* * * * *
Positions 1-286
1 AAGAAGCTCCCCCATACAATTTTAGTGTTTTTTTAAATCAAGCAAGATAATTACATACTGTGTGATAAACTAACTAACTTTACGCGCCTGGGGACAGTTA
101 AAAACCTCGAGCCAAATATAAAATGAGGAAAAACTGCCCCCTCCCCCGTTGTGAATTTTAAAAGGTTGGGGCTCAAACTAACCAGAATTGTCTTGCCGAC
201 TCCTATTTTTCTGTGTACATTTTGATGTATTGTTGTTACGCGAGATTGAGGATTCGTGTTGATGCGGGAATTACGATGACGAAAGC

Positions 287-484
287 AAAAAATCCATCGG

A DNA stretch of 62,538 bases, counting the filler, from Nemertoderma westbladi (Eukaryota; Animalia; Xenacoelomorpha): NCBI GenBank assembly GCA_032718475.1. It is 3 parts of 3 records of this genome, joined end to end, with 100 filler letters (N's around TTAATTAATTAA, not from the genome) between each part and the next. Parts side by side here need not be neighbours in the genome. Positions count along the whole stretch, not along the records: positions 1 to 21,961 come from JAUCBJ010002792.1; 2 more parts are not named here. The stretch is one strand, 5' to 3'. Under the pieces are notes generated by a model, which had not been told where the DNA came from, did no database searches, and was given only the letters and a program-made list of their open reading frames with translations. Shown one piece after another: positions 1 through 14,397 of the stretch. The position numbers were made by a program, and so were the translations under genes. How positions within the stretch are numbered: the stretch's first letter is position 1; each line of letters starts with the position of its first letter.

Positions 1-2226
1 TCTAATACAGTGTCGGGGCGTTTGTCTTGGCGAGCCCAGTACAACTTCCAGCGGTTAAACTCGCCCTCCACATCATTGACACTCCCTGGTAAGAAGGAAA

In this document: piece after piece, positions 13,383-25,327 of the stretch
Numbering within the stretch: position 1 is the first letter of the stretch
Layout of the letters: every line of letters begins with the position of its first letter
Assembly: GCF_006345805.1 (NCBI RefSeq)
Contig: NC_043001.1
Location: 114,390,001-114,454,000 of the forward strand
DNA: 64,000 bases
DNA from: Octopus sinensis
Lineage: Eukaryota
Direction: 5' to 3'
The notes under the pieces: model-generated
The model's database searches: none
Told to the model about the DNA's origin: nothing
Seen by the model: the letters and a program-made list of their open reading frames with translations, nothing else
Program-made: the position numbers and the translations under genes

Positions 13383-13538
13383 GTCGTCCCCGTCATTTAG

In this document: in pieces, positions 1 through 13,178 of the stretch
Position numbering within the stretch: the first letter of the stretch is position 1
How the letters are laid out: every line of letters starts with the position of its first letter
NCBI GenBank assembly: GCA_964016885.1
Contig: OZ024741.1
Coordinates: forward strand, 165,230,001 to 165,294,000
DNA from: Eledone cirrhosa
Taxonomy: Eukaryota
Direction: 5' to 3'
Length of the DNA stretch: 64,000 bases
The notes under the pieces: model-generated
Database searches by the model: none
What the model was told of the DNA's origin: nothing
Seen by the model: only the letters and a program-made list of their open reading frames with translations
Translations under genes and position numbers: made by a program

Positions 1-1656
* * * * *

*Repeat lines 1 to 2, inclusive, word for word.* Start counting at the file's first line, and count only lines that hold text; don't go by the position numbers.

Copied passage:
Positions 1-286
1 AAGAAGCTCCCCCATACAATTTTAGTGTTTTTTTAAATCAAGCAAGATAATTACATACTGTGTGATAAACTAACTAACTTTACGCGCCTGGGGACAGTTA